Think of it as a (sports) tourer and the big, mel­low, de­pend­able ’ace will not dis­ap­point

Practical Sportsbikes (UK) - - Yamaha Yzf1000r -

YAMAHA YZF1000R THUNDERACE

YWords: Alan See­ley Pic­tures: Bauer ar­chive

amaha would have been well into the de­vel­op­ment of the YZF-R1 by the time the YZF1000R Thunderace broke cover in 1996. By mak­ing the best of what they al­ready had in their in­ven­tory the Thunderace gave Yamaha a fresh litre-bike that was lighter and faster than the FZR1000 EXUP and brought them closer to the all-con­quer­ing Honda Fire­blade un­til the R1 was ready.

The ba­sic recipe fea­tured a 20-valve en­gine with more than pass­ing re­la­tion to the FZR1000 fit­ted into a frame closely based on the sub­lime YZF750. In­deed more than one 750 owner has per­formed such a trans­plant them­selves.

There was power aplenty from the the bot­tom-end right up to the 11,500rpm red­line, de­liv­ered to the rear wheel via what might ap­pear on pa­per as a one-cog-be­hind-the-times five-speed gear­box but its close ra­tios were ad­e­quate for the big, grunty mo­tor even if many able home me­chan­ics later fit­ted a YZF750 sixspeed clus­ter.

The fair­ing claimed a YZR500 GP bike in­spired drag co-ef­fi­cient of 0.29 and to our eye looks like it might

have in­spired Pierre Terblanche when he came to de­sign the fuel in­jected Du­cati 900SS.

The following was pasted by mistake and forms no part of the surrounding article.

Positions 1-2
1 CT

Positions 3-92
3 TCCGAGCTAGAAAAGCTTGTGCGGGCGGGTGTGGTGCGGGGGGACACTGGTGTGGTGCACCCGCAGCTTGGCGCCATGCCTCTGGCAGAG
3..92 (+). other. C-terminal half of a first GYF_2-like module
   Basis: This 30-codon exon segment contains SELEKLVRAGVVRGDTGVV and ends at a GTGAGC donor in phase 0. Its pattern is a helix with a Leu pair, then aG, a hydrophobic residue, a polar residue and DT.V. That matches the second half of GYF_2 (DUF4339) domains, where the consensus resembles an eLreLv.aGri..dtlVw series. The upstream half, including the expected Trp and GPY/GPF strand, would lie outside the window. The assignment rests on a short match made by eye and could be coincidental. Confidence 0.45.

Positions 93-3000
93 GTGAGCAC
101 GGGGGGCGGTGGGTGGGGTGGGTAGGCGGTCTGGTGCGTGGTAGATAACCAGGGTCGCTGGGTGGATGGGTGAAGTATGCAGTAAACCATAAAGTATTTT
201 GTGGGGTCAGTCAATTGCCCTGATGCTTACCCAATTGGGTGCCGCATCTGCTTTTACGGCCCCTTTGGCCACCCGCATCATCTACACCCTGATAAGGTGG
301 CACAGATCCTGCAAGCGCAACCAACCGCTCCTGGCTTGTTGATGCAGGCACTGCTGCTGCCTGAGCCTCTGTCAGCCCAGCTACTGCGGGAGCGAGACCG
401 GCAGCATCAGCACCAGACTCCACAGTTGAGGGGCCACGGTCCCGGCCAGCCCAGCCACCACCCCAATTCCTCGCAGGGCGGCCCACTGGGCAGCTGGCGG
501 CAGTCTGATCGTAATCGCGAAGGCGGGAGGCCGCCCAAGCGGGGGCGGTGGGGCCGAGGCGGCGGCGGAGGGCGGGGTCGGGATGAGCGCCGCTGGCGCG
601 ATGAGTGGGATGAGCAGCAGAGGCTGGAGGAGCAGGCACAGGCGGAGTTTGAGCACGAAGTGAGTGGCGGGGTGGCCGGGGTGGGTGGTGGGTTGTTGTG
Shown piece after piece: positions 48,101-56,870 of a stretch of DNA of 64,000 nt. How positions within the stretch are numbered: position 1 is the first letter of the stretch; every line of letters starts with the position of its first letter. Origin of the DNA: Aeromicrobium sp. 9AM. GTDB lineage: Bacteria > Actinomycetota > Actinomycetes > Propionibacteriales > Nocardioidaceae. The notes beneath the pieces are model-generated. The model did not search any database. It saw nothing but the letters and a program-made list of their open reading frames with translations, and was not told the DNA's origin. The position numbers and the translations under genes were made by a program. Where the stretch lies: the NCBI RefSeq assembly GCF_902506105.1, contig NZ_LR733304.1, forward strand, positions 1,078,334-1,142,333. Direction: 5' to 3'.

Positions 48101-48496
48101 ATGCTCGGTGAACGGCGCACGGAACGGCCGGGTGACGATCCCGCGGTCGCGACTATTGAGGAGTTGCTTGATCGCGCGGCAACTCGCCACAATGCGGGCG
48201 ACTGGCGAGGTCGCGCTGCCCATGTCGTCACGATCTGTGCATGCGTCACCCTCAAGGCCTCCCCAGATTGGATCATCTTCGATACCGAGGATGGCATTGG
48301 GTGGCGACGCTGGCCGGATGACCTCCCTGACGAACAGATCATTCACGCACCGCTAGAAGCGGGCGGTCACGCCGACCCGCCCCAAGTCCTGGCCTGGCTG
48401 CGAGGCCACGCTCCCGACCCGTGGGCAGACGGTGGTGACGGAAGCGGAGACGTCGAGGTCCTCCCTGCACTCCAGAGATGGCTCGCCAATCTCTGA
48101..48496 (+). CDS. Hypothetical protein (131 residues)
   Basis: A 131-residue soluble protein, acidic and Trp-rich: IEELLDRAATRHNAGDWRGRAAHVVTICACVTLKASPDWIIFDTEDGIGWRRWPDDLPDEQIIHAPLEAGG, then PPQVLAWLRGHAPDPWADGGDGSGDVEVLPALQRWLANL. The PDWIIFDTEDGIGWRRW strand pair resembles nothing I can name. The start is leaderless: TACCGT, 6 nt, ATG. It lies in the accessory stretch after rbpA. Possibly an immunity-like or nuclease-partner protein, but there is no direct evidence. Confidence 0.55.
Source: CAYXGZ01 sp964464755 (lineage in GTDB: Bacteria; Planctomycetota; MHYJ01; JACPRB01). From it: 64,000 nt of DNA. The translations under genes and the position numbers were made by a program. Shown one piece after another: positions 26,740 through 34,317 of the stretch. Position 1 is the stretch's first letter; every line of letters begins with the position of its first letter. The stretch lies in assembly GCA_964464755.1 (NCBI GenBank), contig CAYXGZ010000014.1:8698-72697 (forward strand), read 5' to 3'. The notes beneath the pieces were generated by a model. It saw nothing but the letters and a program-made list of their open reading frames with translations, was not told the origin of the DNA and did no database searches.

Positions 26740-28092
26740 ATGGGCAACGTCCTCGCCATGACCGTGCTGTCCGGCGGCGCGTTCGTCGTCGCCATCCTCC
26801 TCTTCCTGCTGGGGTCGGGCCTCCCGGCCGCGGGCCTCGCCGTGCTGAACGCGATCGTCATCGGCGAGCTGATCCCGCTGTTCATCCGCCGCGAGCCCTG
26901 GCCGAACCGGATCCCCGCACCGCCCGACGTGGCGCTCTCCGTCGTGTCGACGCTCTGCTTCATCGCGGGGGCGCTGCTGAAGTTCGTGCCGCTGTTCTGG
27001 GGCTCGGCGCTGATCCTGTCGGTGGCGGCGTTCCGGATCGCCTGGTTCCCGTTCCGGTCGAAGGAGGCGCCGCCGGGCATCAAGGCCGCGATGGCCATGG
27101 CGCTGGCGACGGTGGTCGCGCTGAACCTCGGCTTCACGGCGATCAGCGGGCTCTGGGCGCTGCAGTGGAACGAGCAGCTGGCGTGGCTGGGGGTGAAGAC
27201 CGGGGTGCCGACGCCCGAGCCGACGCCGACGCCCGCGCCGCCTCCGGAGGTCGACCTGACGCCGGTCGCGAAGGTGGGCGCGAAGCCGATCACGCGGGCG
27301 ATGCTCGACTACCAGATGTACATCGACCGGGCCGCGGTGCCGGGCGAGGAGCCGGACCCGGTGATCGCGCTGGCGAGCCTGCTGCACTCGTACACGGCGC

While han­dling might have lagged a lit­tle be­hind Suzuki’s GSX-R750 and of course the Honda Fire­blade, there was lit­tle to com­plain about when it came to the Thunderace’s steer­ing in the con­text of its times. In­deed Yamaha dealer Steve Lins­dell of Fl­itwick Mo­tor­cy­cles, who raced one in the pro­duc­tion class on the Isle of Man, reck­ons that with bet­ter sus­pen­sion, the Thunderace would have bested the ’Blade. Stop­ping­wise, blue spot front calipers were as good as many and bet­ter than most.

Af­ter just two short years the Thunderace would make the in­stant switch from flag­ship sports­bike to sports-tourer in the Yamaha line with the ar­rival of the R1 al­though it would still be on sale as late as 2003.

Big, fast and spa­cious, the Thunderace of­fers old school big-bike per­for­mance.to those who don’t need full-on sports­bike per­for­mance, the Thunderace was and is a good choice, al­though the seat is a bit board-like over big dis­tances.the only chal­lenge now is find­ing a sur­vivor in de­cent shape.

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